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About ReedBE

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  1. It does! I’d completely disabled tree shaking in my tests, so it is indeed the lack of a global PIXI object that was the cause. I hadn’t thought of modifying _gsScope before. Thanks, Jack!
  2. Hi, I am posting here because I am facing a somewhat similar issue with the PixiPlugin. I’m using webpack to import both TweenMax and the PixiPlugin: import * as PIXI from 'pixi.js' import { TweenMax as TM, TimelineMax, PixiPlugin, Power2, Power3 } from 'gsap/all' PixiPlugin is well defined but, whenever I try to use it, I get this error: Cannot read property 'DisplayObject' of undefined This line seems to be the problem in my bundle: if (!target instanceof _TweenLite_js__WEBPACK_IMPORTED_MODULE_0__["_gsScope"].PIXI.DisplayObject) I should clarify that, unlike OP, I’m trying to animate a PIXI DisplayObject (in my case, a PIXI.Container()). Import the umd version of the plugin doesn’t seem to help. I’m guessing it might have something to do with webpack, but I can’t quite put my finger on it. Thanks! PS: I should note that I’m using GSAP 2.1.2 and Pixi 5.0.0-rc.2. Downgrading Pixi to Pixi 4 didn’t help.
  3. Thanks for your examples. To be honest, I never thought the lack of stability of clip-path animations was in any way related to GSAP. In fact, I’ve already used the AttrPlugin to achieve such animations. What I’ve witnessed on some projects, however, is crazy unwanted behaviors from the browsers themselves. Your first pen, for instance, is pretty janky in desktop Safari on a retina display. I don't blame GSAP at all, I know this is on Safari. As for Chrome, when I say I’ve witnessed crazy behaviors, I do mean crazy behaviors: This, for instance, is how I saw Chrome handled a particular SVG-based clip-path animation a few months ago. The bits of content you see on the right-hand side, by the way, belonged to another tab I had just closed. As you said, clip-path is still listed as experimental, and I came to the conclusion that it was for a good reason.
  4. Thank you all for your answers. To get back to Jonathan though: as I said, I know the clip property is a goner, but I really do feel like clip-path isn’t quite there yet. Besides being unsupported by the latest versions of IE and Edge (which already makes it a no-go in my case), I’ve experienced terrible performances with it in Safari and atrocious random graphical glitches in Chrome when animated via an inline SVG, which you kind of have to do if your want to handle Firefox as well. As much as I’d love to be able to use clip-path for mask animations, I think there’s a reason why most heavily animated websites still use clip when a canvas-based animation is not an option.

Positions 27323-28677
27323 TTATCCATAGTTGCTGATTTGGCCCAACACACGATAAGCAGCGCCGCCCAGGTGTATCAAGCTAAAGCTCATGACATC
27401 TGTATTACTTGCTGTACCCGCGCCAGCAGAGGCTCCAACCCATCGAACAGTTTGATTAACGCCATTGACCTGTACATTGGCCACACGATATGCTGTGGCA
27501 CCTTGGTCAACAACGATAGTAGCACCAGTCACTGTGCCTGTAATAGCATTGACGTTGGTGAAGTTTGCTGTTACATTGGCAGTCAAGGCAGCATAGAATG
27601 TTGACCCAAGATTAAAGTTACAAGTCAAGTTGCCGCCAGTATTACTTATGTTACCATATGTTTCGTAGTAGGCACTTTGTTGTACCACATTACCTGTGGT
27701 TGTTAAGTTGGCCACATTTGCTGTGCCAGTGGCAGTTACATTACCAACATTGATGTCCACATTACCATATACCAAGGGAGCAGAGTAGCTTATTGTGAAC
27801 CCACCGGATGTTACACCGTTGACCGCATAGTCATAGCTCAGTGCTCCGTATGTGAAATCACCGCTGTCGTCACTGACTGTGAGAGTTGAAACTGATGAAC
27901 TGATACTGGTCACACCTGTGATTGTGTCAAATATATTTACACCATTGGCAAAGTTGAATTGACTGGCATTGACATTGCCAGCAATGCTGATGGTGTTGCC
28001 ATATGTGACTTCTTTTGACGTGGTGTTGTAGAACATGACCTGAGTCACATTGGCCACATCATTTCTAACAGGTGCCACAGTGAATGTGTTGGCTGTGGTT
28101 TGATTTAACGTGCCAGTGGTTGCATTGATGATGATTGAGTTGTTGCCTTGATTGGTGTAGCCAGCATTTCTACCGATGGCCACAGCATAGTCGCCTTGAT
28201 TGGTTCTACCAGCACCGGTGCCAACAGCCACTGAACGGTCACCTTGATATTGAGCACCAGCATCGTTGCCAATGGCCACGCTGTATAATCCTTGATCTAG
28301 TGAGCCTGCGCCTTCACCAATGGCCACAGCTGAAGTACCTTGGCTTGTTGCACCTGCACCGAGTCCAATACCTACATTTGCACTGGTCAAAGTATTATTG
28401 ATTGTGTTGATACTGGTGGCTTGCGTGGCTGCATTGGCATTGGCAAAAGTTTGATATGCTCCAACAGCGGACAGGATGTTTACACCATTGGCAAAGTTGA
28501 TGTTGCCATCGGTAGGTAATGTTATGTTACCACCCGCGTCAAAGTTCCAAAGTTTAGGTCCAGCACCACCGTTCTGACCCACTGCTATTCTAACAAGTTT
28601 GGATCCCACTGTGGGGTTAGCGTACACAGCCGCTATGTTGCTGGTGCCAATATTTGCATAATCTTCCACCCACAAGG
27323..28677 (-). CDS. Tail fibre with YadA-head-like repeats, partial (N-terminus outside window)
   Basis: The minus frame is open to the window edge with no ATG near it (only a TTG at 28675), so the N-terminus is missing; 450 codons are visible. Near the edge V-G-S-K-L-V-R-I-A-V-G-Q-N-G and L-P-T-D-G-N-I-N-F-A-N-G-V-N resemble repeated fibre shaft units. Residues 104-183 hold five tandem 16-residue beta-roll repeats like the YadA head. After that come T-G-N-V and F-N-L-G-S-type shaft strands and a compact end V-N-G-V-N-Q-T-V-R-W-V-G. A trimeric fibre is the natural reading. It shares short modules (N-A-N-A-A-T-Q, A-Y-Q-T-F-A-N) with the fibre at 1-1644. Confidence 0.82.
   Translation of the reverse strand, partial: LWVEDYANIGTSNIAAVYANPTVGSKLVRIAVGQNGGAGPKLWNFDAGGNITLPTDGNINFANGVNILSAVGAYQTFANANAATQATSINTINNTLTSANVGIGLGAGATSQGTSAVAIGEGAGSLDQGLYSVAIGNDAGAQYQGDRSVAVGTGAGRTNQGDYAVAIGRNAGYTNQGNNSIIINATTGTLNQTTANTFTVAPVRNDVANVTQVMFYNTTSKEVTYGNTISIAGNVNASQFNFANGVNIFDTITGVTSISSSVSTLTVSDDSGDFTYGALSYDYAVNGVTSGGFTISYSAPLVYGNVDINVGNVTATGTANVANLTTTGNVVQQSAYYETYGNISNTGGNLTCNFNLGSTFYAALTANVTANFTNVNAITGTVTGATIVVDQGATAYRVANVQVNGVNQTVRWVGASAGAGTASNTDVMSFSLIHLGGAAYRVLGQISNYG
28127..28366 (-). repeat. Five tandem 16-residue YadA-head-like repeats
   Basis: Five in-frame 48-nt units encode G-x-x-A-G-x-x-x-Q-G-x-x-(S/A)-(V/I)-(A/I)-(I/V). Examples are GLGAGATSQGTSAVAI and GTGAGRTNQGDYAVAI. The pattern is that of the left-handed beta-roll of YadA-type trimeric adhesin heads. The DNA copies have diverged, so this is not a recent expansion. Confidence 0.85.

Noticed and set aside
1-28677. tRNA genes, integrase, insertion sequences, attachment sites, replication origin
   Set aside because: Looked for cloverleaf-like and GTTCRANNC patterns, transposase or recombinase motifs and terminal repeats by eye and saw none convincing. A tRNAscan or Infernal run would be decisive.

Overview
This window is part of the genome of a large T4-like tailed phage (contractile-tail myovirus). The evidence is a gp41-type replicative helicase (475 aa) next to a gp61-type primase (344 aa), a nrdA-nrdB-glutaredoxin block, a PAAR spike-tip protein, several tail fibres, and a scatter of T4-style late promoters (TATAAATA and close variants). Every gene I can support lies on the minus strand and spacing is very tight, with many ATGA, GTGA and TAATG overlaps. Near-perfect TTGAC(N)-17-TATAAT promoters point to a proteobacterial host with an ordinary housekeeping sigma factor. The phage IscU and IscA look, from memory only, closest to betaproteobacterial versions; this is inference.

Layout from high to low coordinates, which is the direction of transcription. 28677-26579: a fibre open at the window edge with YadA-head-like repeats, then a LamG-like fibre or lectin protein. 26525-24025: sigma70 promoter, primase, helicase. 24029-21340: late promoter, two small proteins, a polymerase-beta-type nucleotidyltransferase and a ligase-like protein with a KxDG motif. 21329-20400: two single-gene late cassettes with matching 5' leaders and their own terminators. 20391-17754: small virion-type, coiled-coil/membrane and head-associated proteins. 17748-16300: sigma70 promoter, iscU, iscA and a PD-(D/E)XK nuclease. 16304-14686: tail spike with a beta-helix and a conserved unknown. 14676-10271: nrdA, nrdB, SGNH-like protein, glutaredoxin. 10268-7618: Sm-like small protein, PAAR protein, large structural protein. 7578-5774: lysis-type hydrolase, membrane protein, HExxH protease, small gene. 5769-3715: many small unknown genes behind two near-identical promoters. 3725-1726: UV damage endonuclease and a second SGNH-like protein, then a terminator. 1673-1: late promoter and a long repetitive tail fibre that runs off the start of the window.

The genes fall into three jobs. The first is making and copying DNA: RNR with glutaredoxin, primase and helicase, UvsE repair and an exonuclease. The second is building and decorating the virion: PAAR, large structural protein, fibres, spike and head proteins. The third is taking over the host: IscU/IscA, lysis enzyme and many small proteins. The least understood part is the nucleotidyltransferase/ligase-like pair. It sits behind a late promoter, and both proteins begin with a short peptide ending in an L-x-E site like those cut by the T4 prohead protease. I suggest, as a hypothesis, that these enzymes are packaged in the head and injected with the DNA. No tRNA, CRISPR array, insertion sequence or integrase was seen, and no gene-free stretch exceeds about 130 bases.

5. Hello there, I’ve just updated an ongoing project that makes use of clip: rect() animations to GSAP 1.18.3 and it seems that said animations no longer work, on any browser. Clipping values are properly set, but they are now changed instantly regardless of the wanted durations and easings. 1.18.2 seems to work fine. Is that on purpose? I know the CSS clip property has been set to be deprecated for a while, but given the poor browser support of clip-path, its so-so performances and its downright unstable behavior at times, I feel like clip’s days are not quite over yet.
  6. Hi everyone, I can confirm that Chrome 49 on both Windows and OS X seems to have altered the way elements with background images perform when animated. I’ve been working on our studio portfolio these past few weeks and Chrome 49 has rendered a pretty heavy animation that was jank-free before completely egregious. Switching background images to manually-positioned <img> tags helped me get back to 60fps glory. That being said and even though this isn’t such an issue in our particular case, I can’t help but think this would be a complete nightmare semantics-wise if Google doesn’t fix it.